But now I’d seen that gays and lesbians were suffering, humiliated, and discriminated against. They were often denied medical care, sometimes losing their lives and dignity because society and laws incriminated them. As a follower of Jesus, what was I supposed to do? I felt called. I didn’t think it was my business to judge people’s sexual behavior. I did think it was my business to help fight injustice.
From then on, my life was in chaos. Church leaders demanded that my bishop fire me (instead he encouraged me). Radio and television commentators interviewed me. Many people assumed that I was gay.
I knew that I would be promoted in the church through the usual channels. But I would not become rector of a posh suburban parish, a dean of a cathedral, or a bishop. I spent the last 20 years of my ministry as rector of a struggling downtown parish known as the “gay nineties” church; those who weren’t gay were around 90. Many of our parishioners contracted AIDS; we conducted 75 funerals for men between the ages of 25 and 35 in a five-year period.
I performed many ceremonies for same-sex couples. We all knew these marriages had no legal standing, but the couples wanted us to pave the way to the future. My bishop forbade me to perform the ceremonies and threatened to have me removed. We went ahead anyway with a ceremony that was broadcast on television. My bishop and I found a way to compromise and move on.
Robert Warren Cromey
I don’t know how or when it began, but I had always felt that I was a disappointment to my dad. I lacked something as a boy and then as a man, or I had fallen short of some unidentifiable mark.
The relationship took a terrible turn while I was attending seminary and began to openly question theological suppositions of my childhood faith. The straw that broke the camel’s back came when I said good-bye to Baptists. Yes, my family still visited my folks, but there was always a gap in the relationship with my dad. I would arrive at home and my mom would come out into the yard to hug my children, my spouse, and me. My dad would greet them warmly but only shake my hand stiffly.
On a warm, windy Sunday before Memorial Day, a member of my church took my dad, my brother-in-law, and me out on the Delaware Bay to fish. The waves were choppy but manageable. The breeze was cool and refreshing. It seemed like a good time to talk, so I worked my way to the stern where my dad was fishing. I was determined to ask him, “So what’s wrong with me, Dad?”
But then I noticed that water was splashing across the stern. We were in trouble. My brother-in-law started the engine, but another wave pushed the stern and engine below the water. Suddenly the boat capsized.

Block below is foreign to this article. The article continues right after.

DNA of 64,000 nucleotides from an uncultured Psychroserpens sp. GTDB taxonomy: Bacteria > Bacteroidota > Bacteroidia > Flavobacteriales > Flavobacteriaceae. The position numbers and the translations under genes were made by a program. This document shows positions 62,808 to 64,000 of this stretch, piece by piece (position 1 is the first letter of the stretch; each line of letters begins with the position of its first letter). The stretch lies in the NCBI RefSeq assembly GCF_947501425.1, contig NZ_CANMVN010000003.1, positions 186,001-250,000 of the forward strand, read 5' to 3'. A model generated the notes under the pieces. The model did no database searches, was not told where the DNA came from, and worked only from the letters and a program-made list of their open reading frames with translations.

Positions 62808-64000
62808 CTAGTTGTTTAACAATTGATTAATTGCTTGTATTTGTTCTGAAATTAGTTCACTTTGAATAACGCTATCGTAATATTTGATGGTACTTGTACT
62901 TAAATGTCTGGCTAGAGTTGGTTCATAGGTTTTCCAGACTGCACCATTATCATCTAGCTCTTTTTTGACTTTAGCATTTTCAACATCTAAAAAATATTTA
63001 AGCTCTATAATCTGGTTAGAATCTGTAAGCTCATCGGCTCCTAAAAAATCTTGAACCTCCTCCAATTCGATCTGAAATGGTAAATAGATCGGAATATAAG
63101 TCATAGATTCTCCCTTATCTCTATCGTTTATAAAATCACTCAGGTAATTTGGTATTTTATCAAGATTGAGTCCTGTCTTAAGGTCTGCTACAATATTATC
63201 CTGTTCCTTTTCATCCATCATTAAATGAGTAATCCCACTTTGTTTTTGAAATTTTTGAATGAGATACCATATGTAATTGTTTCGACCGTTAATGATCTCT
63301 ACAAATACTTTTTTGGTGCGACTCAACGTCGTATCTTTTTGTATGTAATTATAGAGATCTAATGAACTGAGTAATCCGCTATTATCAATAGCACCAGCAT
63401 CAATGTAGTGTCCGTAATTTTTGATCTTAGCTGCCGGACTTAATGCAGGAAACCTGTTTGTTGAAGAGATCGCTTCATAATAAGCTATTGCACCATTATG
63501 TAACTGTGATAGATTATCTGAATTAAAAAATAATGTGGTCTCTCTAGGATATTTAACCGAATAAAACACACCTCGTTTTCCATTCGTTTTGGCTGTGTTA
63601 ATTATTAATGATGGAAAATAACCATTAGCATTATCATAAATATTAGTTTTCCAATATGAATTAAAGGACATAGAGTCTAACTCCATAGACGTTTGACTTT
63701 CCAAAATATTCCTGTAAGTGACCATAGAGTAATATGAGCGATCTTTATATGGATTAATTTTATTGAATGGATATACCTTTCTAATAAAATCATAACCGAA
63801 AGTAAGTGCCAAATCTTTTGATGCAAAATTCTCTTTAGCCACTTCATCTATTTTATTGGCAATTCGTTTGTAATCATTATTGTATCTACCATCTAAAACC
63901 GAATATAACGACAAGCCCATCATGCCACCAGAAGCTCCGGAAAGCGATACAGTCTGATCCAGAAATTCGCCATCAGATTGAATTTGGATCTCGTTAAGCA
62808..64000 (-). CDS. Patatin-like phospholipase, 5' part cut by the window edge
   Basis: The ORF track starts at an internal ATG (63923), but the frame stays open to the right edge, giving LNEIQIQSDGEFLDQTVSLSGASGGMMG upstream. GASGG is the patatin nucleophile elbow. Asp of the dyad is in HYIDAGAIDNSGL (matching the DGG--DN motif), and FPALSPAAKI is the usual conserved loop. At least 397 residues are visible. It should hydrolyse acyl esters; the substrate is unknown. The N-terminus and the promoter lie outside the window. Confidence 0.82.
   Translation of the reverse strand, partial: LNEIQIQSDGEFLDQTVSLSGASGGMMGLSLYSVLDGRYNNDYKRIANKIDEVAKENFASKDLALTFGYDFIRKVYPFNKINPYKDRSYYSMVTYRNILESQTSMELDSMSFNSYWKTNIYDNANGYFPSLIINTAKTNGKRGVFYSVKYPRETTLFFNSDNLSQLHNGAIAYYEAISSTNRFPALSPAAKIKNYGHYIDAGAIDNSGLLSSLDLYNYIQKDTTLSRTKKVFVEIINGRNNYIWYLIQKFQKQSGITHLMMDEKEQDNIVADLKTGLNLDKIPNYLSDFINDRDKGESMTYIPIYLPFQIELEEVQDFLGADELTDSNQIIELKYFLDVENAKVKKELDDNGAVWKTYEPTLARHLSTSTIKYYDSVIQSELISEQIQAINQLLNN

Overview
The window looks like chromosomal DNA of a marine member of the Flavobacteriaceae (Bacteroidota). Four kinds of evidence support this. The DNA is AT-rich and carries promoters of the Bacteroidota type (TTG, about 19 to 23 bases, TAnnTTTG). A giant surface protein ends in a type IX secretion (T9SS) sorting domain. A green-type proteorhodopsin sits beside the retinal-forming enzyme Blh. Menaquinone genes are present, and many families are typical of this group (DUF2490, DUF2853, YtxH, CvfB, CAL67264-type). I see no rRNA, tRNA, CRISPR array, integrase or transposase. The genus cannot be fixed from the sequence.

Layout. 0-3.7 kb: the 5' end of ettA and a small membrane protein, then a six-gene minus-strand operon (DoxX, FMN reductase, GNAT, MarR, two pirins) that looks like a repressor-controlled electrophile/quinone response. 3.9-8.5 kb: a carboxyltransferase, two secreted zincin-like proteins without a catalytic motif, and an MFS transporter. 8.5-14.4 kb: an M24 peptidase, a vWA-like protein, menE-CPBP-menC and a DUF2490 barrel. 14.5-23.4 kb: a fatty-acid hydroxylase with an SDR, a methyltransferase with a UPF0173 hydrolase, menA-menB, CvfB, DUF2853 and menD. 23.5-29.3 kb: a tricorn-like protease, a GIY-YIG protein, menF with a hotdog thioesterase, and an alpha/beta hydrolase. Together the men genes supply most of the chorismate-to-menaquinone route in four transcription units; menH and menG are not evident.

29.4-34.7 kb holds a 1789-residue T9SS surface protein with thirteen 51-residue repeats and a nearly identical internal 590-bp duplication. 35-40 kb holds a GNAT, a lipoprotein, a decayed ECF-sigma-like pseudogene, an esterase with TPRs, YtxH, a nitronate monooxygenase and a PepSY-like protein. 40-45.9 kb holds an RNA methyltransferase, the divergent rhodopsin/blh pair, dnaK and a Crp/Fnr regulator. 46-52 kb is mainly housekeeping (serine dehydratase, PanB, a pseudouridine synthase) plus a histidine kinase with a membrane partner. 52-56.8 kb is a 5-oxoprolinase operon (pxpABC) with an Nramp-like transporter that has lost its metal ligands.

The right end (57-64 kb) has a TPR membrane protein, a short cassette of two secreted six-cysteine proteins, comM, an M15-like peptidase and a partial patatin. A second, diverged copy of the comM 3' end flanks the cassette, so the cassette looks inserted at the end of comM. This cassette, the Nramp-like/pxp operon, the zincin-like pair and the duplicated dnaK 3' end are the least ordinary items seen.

Once in the water, we were able to find some rope and tie ourselves together through our life jackets. We waited on the overturned boat and finally caught the attention of other mariners, who called the Coast Guard. The conversation between my dad and me never happened.
But one morning a few months later we were again at my parents’ house. My dad was going through his usual routine. He went to the back door to check the lock and then came through the living room singing his favorite bluegrass song. He stopped to say good-bye because he was leaving for work. As usual, he stiffened his back and extended his hand. I stepped toward him. “I can’t do that anymore. I’ve been thinking all summer about being in that water . . .”
Suddenly I found myself in a bear hug so strong I could barely breathe, and I heard my dad say, “You know we love you, son.” We stood there crying and hugging. Only the self-awareness that we were two men broke up that heavenly moment. In a moment of risk, we bridged a great divide.
We already had two biological children and two children adopted from Korea. But we were ambitious—we loved children and family and decided to adopt another child.
I’d learned to think of adoption as a process designed to weed out the less determined. This time around, one of the forms directed us to check a box if we’d consider adopting a child of another race. “Race” was not troublesome for my husband, but I had concerns. We were already a “mixed” family, but wouldn’t issues be different and more complicated with a dark-skinned child?
Then I had a dream . . . I was in an office somewhere and someone was introducing me to a small black boy wearing red shorts. We visited pleasantly together while he sat on my lap. But when it came time for me to leave, I saw him lying on a cot in a room where endless rows of cots held an endless number of children like himself, all with their backs turned to me. I knew he did not believe that I’d return. When I awoke from the dream my husband and I checked the box that indicated our openness to a child of color.
We were shown photos of children in a São Paulo orphanage and were immediately drawn to a five-year-old with a polio-withered leg leaning against a door frame. His engaging smile won us over. Eventually, I went to Brazil and met Marc on a busy playground where he stood out, happy and energetic. I loved his warmth and earnestness. I was elated even before I realized that he was wearing red shorts!
The coincidence confirmed my feeling that Marc was right for our family. That feeling upheld me through the years when young Marc had doubts about his life (he once asked me if he’d have blond hair in heaven) and 20 years later when Marc committed suicide.
“Nothing ventured, nothing gained.” With Marc we gained beyond measure! He renewed our wonder in everyday things we took for granted. He was loving and lovable, casting his charisma of sunshine far and wide. He made us laugh and taught us courage. Teachers complimented us on our parenting, and we could only respond that “he came that way.” When he returned to the ER with his leg rebroken (we had warned him not to try skating), staff gave him a hero’s welcome. And at the end, when mourning strangers shared their stories of Marc’s impact on their lives, we could only feel grateful to have been part of his life.
With Marc we experienced a dimension outside ourselves. It all began with a powerful “God moment”—meeting Marc in his red shorts.
Grand Rapids, Michigan